A dire warning on water

Experts say the world must -- at the very least -- double its spending on dams and pipes before climate change worsens the problems of drought, flooding and disease. Juliette Jowit reports.

Countries across the world will have to dramatically increase investment in dams, pipes and other water infrastructure to avoid widespread flooding, drought and disease even before climate change accelerates these problems, experts have warned.

Investment needs to be at least doubled from the current level of US$80 billion a year, an international congress was told in early September, and one leading authority said spending needed to rise to 1.5% of gross domestic product just “to be able to cope with the current climate” — one thousand times the current level.

The warnings follow months of dramatic events, from hurricane flooding in the Caribbean and the United States to desperate measures in drought-stricken Mediterranean countries, including importing water by ship.

Rich nations suffer huge under-investment, but the threat of poor infrastructure to populations in developing countries is even greater, said Olcay Unver, director of the United Nations’ Global Water Assessment Unit.

So serious is the problem that next year the UN’s upcoming World Water Development Report will make one of its main messages the need for investment to “accelerate substantially”, said Unver. “You can’t justify the deaths of so many children because of lack of infrastructure or lost productive time of people [who are] intellectually or physically incapacitated because of simple lack of access to safe water or sanitation,” he added.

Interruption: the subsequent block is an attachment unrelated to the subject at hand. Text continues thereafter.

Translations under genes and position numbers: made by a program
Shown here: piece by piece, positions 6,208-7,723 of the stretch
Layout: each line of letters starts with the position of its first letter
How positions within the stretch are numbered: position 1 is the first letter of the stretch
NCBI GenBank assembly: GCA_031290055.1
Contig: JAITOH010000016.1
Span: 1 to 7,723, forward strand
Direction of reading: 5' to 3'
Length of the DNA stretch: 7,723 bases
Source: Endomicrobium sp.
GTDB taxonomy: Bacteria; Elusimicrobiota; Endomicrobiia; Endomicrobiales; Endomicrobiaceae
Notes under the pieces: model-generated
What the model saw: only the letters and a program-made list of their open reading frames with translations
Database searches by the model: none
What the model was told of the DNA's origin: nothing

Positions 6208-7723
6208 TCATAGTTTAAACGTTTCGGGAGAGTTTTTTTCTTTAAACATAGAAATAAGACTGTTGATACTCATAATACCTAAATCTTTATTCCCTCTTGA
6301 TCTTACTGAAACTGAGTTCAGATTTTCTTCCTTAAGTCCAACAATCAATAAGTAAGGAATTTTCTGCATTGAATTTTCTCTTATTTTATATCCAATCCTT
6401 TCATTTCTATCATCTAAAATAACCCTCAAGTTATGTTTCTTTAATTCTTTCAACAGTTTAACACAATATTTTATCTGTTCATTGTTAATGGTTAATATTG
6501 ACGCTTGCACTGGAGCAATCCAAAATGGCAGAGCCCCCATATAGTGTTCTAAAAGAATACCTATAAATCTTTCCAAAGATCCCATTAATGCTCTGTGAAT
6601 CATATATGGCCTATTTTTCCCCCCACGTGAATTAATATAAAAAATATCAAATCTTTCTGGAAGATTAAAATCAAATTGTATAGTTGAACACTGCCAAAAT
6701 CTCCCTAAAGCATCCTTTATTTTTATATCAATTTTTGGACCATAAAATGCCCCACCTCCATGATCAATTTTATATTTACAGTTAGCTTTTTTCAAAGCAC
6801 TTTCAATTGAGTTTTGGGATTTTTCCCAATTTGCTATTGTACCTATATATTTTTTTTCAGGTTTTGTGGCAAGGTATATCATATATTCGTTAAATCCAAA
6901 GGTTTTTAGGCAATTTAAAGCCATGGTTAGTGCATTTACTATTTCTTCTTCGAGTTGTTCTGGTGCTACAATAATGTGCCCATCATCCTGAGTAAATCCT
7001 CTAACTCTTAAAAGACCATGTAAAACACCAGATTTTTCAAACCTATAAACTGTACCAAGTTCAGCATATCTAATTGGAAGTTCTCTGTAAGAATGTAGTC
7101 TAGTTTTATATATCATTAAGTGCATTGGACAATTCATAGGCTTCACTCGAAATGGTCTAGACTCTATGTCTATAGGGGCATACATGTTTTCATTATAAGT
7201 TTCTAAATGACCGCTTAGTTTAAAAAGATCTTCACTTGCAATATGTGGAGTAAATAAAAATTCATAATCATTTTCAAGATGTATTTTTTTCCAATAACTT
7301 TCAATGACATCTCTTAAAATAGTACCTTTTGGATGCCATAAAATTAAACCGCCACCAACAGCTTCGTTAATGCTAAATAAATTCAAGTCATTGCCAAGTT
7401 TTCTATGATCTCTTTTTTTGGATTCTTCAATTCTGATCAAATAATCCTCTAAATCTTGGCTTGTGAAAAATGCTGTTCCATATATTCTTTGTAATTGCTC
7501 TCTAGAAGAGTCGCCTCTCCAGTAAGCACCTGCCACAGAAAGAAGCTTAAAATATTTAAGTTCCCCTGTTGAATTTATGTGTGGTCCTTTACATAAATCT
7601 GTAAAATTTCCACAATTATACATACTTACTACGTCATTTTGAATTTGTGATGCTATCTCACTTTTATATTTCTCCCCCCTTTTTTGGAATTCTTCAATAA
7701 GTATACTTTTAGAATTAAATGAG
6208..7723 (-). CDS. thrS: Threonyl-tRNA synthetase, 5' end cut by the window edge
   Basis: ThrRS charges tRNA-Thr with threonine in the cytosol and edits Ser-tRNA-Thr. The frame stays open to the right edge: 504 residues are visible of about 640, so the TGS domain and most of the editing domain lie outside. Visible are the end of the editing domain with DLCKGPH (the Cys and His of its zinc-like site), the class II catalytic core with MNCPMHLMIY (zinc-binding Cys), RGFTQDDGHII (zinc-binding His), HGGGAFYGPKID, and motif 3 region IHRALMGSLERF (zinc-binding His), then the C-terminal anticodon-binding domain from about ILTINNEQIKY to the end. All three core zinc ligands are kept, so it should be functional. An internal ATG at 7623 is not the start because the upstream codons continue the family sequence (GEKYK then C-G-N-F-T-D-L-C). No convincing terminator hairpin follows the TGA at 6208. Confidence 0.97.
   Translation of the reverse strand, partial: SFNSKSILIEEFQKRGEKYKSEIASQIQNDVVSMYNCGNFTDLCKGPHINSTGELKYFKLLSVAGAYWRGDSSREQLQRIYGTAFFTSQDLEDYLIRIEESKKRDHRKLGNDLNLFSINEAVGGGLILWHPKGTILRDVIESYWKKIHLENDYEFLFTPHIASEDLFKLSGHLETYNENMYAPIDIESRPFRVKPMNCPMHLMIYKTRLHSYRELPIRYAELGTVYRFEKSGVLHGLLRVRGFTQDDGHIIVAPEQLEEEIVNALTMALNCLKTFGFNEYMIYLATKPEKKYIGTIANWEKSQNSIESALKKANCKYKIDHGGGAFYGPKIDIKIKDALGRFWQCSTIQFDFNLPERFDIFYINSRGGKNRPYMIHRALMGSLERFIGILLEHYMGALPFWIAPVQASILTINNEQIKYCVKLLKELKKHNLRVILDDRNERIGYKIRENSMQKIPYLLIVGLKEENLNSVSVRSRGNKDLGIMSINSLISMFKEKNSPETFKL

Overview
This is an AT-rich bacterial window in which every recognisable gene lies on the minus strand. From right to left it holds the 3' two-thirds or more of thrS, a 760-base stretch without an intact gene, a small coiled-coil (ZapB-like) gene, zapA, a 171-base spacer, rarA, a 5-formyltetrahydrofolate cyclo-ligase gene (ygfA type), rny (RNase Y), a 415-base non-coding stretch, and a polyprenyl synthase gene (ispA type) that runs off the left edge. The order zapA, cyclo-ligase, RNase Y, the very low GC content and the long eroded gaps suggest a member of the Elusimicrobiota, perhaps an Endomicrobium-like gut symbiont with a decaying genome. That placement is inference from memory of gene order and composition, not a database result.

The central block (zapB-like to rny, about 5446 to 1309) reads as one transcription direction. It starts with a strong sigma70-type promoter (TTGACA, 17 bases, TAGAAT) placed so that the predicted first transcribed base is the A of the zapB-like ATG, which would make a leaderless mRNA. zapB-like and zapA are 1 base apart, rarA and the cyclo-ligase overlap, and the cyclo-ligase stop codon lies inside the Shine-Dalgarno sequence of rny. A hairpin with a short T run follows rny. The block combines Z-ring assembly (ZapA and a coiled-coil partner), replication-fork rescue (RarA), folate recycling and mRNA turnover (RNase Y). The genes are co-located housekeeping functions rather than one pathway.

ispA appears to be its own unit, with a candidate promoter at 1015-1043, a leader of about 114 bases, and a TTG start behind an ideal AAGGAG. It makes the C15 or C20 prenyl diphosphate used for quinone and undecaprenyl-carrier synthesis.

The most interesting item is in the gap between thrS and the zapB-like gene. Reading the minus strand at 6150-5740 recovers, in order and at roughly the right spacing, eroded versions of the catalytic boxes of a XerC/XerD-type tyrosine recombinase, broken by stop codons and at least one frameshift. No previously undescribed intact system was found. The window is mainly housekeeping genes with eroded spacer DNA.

Glen Daigger, senior vice-president of the International Water Association (IWA), said there was growing evidence that spending on clean water and sanitation was the single greatest contribution to reducing disease and death. The UN has identified dams for hydropower and irrigation as leading drivers of sustainable economic growth in developing countries. “Water and sanitation is clearly a better investment than medical intervention, but it’s not sexy,” added Daigger.

Last year the World Bank called for investment in water infrastructure to more than double from US$80 billion to US$180 billion over the next 20 to 25 years to cope with population growth and climate change. Those developments are expected to leave about four billion people living in “water stress” areas — deemed to have insufficient water to meet daily needs. Conditions would be particularly severe in Africa, the Middle East and South Asia, said the bank. Water pollution and the threat to coastal areas of erosion, sea level rise and storm surges also are growing concerns.

However, experts at the recent IWA conference of 2,700 water professionals, held in Vienna, suggested the true scale of the problem could be much higher.